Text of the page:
Today I have a special guest post by Gillian Polack.

Gillian is going to be touring us through the wonderful places that her novels are set in. Get ready to travel!

The places of my novels

Gillian Polack

I love novels where place is a character. Where I can walk the street in my mind and see what the other characters are seeing. This means that I try my best to write that kind of novel myself.

In The Wizardry of Jewish Women, this was a bit harder than usual, for there were four places and they were all important.

Sydney was the home to one of my major characters, Judith. It was where she had moved when she had to run away for her own safety. I had to build the Sydney that a woman with a child would remember and then build a new life on. Judith is someone who built new lives for herself and for others, so her Sydney is inner city and she works close to home. She and her children have favourite places, and I chose just one of them to represent all of them.

sydneyTo build her Sydney and to create her home, I asked my Sydney cousin for help. She knew that part of Sydney, even to how loud one had to be to be heard upstairs and how narrow a house became towards the back.

How well did we create this locality? A couple of years ago I visited some Sydney friends and stayed with them. As I walked down the street I recognised it. It was a street I half-remembered and had used for Judith’s story. A cosy street, close enough to the city and the university and to Newtown for a feminist to live and grow and create a new life. They didn’t live in the same house as the one I created for my characters, but in one just down the road. I walked up their stairs and felt “I got this right.”

Canberra was easier. I live in Canberra. I had to give it a character that fitted two of my major characters, however, not one. They don’t live near each other and neither of them live in my corner of Canberra.


There were three tricks with writing Canberra.

The first is to make it come to life. Canberra has its own stereotyping in Australian culture, and it’s regarded as a dead city. Boring. A blemish on the face of Australia. Pretty, but dull.

I’ve said often that Canberra is a palimpsest city. It has so many stories and colours underneath that plain surface layer. What I do when I write Canberra, then, is look under the surface and bring out what lies beneath. It’s only boring if the characters find it boring.

The second was to avoid what I’d written in other novels. I’ve based several novels in Canberra and am likely to use it again, because its palimpsest nature makes it wonderful as a setting. I can be true to it and still make the Canberra in each novel quite different to the Canberra in the novel before. I do this by looking at my characters and seeing how they would live in Canberra and what aspects of that palimpsest they would interact with.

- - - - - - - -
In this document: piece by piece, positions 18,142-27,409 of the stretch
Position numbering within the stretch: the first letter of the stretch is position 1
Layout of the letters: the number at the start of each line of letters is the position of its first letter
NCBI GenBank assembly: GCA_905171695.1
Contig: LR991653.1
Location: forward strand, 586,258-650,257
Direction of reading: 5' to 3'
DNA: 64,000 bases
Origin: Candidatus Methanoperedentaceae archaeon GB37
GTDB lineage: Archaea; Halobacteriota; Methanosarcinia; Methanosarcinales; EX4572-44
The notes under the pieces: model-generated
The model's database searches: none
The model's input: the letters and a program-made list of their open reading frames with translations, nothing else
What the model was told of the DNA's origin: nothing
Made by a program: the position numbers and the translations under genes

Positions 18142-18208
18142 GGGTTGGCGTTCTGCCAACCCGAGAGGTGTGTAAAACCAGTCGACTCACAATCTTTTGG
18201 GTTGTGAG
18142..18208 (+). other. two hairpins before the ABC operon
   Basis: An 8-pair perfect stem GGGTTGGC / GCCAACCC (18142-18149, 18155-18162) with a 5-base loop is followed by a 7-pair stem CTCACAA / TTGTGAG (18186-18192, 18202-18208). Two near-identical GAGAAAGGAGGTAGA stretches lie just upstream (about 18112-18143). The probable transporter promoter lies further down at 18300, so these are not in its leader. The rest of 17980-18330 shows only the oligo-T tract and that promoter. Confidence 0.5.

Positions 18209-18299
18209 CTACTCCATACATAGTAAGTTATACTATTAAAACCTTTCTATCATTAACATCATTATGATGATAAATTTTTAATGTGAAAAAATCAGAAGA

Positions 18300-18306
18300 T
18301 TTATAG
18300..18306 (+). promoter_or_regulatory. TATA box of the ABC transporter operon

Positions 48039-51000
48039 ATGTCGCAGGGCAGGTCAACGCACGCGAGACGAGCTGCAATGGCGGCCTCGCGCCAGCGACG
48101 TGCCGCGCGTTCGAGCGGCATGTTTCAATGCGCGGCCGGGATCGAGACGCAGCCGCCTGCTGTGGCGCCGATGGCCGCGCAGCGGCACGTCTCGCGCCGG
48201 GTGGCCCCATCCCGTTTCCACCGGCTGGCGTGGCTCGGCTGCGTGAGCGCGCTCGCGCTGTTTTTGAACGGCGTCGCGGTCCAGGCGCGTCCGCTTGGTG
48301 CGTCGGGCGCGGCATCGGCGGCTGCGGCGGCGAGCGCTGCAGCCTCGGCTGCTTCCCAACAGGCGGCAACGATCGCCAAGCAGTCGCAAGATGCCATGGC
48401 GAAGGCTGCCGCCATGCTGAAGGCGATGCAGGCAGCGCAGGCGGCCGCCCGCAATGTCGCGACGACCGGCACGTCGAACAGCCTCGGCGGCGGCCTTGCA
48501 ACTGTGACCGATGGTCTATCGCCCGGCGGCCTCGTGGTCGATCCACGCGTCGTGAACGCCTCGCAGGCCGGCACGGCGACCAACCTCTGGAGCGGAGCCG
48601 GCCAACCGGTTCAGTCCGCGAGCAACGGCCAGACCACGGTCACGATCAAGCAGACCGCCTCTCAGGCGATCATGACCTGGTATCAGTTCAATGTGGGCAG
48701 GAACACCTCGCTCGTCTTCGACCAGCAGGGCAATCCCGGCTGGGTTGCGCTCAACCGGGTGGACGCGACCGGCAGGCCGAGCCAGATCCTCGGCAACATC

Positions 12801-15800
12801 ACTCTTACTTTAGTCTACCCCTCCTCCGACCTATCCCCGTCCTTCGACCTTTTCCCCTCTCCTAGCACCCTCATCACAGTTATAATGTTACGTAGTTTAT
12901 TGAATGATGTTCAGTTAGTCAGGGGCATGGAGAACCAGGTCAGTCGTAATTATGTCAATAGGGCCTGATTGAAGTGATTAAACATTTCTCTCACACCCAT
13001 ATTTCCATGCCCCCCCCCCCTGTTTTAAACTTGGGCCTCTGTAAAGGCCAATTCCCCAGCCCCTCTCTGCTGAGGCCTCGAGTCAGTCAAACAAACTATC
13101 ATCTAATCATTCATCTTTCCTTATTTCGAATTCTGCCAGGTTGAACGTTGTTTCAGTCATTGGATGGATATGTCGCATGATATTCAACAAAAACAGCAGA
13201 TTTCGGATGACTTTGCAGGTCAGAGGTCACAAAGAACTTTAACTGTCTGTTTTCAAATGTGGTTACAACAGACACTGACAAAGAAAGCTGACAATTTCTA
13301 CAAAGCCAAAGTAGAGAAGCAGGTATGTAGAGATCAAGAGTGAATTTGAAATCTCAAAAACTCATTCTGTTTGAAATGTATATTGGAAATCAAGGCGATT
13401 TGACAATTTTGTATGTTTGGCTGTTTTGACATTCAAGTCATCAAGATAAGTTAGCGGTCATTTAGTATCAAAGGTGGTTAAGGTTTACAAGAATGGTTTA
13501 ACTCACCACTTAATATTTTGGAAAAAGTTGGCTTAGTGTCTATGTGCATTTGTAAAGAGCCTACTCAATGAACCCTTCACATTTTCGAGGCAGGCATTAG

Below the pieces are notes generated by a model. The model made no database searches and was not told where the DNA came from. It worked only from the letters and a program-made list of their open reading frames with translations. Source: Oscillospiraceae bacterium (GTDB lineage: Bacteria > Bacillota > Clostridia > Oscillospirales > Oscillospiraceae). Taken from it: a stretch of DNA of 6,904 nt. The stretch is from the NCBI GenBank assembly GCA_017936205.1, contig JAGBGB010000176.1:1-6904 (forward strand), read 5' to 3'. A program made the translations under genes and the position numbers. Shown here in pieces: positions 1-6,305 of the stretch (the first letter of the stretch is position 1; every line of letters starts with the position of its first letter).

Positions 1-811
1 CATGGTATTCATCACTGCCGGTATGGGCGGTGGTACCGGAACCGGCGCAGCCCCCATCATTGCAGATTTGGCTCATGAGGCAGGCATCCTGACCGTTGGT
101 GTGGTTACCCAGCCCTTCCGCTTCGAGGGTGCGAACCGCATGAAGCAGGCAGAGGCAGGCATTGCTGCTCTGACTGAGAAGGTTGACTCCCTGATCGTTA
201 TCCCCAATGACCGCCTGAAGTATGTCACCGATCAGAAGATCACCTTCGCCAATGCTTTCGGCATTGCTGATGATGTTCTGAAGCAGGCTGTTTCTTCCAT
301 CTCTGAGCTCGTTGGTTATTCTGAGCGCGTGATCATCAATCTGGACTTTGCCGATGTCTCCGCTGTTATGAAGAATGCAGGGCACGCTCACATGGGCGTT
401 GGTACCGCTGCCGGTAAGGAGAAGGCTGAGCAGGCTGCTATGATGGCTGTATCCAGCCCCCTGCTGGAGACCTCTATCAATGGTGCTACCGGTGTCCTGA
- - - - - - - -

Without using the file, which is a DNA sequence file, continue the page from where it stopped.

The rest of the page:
The third was writing the big events. So many of the Canberra parts of the story used real events. I had to be careful to be accurate and not to hurt the people who’d suffered from some of them. I had to make sure that the events themselves were seen from inside and not from a newspaper’s report.

Melbourne was easier. It was seen through the eyes of one character. Her Melbourne was the place she left when she ran. This means she experienced a city from about fifteen years ago, through the eyes of someone who’d seen it fifteen years before and whose memory was laden with tears. The character of Melbourne pretty well wrote itself for this novel.



The last place was Ballarat. I built this city’s personality bit by bit.

I’ve never lived there, unlike the other places. I visited there often when I was a child, and my mother and I did a research trip to see it as a potential setting. I have a photo album that I used, and a lot of history that I’ve read over the years. It was all done externally, however. I examined a range of things: streets, buildings, archives, statues, stories about the city and had to ask myself “What character does this place have? How can I get my characters to see it?” The answers to these questions led to the part of the story set there. It’s not the Ballarat I remember as a child. It has its own flavour. This is what I was after. It’s what I’m always after when I write places into my fiction.

Gillian Polack writes, edits, researches and even teaches in in Canberra, Australia. The Wizardry of Jewish Women, Ms Cellophane (both novels) and History and Fiction (definitely not a novel) have been shortlisted for awards. The Wizardry of Jewish Women is being re-released by Book View Cafe in August 2017. She has edited two anthologies (one of which was also shortlisted for an award) and has seventeen short stories published (one of which actually won an award and four others of which were listed as recommended reading on international years’ best lists).  She has a PhD in Creative Writing and one in Medieval History. URL: Facebook: Gillian Polack Twitter: gillianpolack

All photos are copyright of Gillian Polack